I told you Neil deGrasse Tyson was a fraud…
Religious fanatics have an odd habit of overreacting when people have the audacity to question their fanaticism. In Iraq, radical Islamic jihadists are systemically murdering and beheading Christians, Jews, and even Muslims who do not pledge fealty to ISIS’s religious tenets. Hundreds of years ago, church authorities and Aristotelian acolytes imprisoned Galileo for having the audacity to reject geocentrism in favor of heliocentrism. The bible recounts how Christians were persecuted and stoned, and Jesus himself was crucified for contradicting the religious dogma of the day.
You will bow to the religious zealots, or you will pay the price.
Which brings us to l’affaire de Tyson. Neil Tyson, a prominent popularizer of science (he even has his own television show) was recently found to have repeatedly fabricated multiple quotes over several years. The fabrications were not a one-off thing. They were deliberate and calculated, crafted with one goal in mind: to elevate Tyson, and by extension his audience, at the expense of know-nothing, knuckle-dragging nutjobs who hate science. Tyson targeted journalists, members of Congress, even former President George W. Bush. And what was their crime? They were guilty of rejecting science, according to Tyson.
There’s only one problem. None of the straw man quotes that Tyson uses to tear them down are real. The quote about the numerically illiterate newspaper headline? Fabricated. The quote about a member of Congress who said he had changed his views 360 degrees? It doesn’t exist. That time a U.S. president said “Our God is the God who named the stars” as a way of dividing Judeo-Christian beliefs from Islamic beliefs? It never happened.
Schadenfreude. You should try some.
A man who will lie about the little things has no trouble lying about the big.
DENVER (AP) — Tired of Cheech & Chong pot jokes and ominous anti-drug campaigns, the marijuana industry and activists are starting an ad blitz in Colorado aimed at promoting moderation and the safe consumption of pot.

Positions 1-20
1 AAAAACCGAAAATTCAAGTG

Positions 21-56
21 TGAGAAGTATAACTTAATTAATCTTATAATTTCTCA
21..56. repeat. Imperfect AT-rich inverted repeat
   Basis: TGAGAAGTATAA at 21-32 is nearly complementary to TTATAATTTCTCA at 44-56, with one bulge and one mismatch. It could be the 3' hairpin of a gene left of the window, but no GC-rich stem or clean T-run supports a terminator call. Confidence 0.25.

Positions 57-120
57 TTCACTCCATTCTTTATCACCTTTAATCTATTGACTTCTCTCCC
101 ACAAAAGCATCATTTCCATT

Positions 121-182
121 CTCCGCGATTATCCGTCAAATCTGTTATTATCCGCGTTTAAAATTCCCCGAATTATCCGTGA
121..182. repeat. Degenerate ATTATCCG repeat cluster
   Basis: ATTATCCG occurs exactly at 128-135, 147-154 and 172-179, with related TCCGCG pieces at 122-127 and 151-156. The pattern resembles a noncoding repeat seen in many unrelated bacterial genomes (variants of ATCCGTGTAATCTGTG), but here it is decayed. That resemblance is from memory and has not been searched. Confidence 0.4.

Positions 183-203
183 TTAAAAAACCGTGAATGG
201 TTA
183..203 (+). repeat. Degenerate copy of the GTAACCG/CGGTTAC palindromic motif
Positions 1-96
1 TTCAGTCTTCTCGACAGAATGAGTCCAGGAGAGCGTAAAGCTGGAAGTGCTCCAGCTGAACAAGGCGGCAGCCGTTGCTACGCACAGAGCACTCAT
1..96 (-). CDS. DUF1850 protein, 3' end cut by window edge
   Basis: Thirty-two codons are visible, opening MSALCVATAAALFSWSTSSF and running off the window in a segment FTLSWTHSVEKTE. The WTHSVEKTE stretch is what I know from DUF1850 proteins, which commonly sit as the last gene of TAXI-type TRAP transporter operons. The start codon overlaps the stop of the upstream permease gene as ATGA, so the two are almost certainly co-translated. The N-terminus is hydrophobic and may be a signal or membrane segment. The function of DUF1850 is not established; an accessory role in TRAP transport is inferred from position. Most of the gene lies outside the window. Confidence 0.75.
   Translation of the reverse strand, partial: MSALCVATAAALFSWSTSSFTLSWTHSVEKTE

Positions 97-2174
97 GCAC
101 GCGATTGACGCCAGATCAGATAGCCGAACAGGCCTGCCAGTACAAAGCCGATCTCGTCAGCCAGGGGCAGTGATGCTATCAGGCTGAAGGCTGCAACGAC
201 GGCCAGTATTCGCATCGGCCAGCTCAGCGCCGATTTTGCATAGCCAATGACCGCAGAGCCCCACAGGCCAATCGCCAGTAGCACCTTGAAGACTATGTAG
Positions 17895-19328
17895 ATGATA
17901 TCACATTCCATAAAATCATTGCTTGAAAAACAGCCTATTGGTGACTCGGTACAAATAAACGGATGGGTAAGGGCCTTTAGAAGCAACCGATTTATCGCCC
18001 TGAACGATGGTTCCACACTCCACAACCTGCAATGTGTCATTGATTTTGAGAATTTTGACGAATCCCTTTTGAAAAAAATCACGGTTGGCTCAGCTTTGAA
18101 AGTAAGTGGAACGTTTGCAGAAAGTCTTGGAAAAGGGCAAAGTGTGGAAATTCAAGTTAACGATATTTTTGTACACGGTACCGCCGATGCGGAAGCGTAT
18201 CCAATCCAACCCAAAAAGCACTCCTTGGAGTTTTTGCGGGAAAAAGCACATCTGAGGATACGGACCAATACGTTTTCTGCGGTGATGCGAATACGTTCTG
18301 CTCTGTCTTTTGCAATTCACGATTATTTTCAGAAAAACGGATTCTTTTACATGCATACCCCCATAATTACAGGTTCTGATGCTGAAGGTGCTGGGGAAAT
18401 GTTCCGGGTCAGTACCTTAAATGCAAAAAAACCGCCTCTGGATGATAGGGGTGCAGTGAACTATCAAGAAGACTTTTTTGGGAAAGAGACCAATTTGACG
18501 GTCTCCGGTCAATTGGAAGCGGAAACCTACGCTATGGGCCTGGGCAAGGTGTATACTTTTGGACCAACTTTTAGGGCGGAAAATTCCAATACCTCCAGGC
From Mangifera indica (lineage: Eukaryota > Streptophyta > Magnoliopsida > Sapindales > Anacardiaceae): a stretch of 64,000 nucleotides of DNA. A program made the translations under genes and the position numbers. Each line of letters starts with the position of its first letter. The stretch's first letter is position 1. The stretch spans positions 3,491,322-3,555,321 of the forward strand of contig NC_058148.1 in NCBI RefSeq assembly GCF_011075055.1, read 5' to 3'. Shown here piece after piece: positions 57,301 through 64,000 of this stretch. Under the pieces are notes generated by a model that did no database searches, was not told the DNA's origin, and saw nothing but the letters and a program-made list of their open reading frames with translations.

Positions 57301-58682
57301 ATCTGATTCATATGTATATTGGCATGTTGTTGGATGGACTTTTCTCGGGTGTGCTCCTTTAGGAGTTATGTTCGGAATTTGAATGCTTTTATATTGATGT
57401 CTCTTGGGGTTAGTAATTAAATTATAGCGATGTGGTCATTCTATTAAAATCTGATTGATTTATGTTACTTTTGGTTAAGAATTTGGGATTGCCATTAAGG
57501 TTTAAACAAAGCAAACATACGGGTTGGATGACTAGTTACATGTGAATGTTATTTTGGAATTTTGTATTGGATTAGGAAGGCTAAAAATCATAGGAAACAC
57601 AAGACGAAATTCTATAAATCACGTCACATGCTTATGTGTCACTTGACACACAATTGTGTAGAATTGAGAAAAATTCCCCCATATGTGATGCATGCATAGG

To get their message across, they are skewering some of the old Drug War-era ads that focused on the fears of marijuana, including the famous “This is your brain on drugs” fried-egg ad from the 1980s.
They are planning posters, brochures, billboards and magazine ads to caution consumers to use the drug responsibly and warn tourists and first-timers about the potential to get sick from accidentally eating too much medical-grade pot.
Folks, in my day I pretty much smoked up Mexico and parts of Hawaii, so I do know of what I speak. And I was a Stoner. No ifs, ands, or buts. I smoked reefer; I was a Stoner. And damn proud of it.
And, ya know what? I listened to music, stoned. I drove my car, stoned. I went to concerts and ballgames, stoned. That was my intention. I smoked dope so I could do those things. I’m not sure I or my friends ever reached the Cheech & Chong stage but we came close, and face it, that was all exaggerated for effect anyway.
Call me a pollyanna, but Ima thinkin’ this whole “change the image of the stoner” thing is doomed from the start… by the way, have you seen that bag of Cheetos anywhere?
What were we talking about?
9/11 — like every great and terrible thing and event that has ever come before it — is invoked to demand and justify a wide array of ends and prove a confusing jumble of conclusions. Many of those ends and conclusions were sought by their advocates well before 9/11. It has ever been so. People will seek power, seek prominence, seek money, seek their religious and ideological goals by invoking events — by trying, as I suggested in #4 above, to blur the line between the thing and our reaction to the thing. This has been a constant theme on this blog: the government has sought more and more power over us, and more and more limitations on our rights, by invoking 9/11, only to use those new powers to fight old fights unrelated to terrorism and to suppress things they didn’t like before 9/11.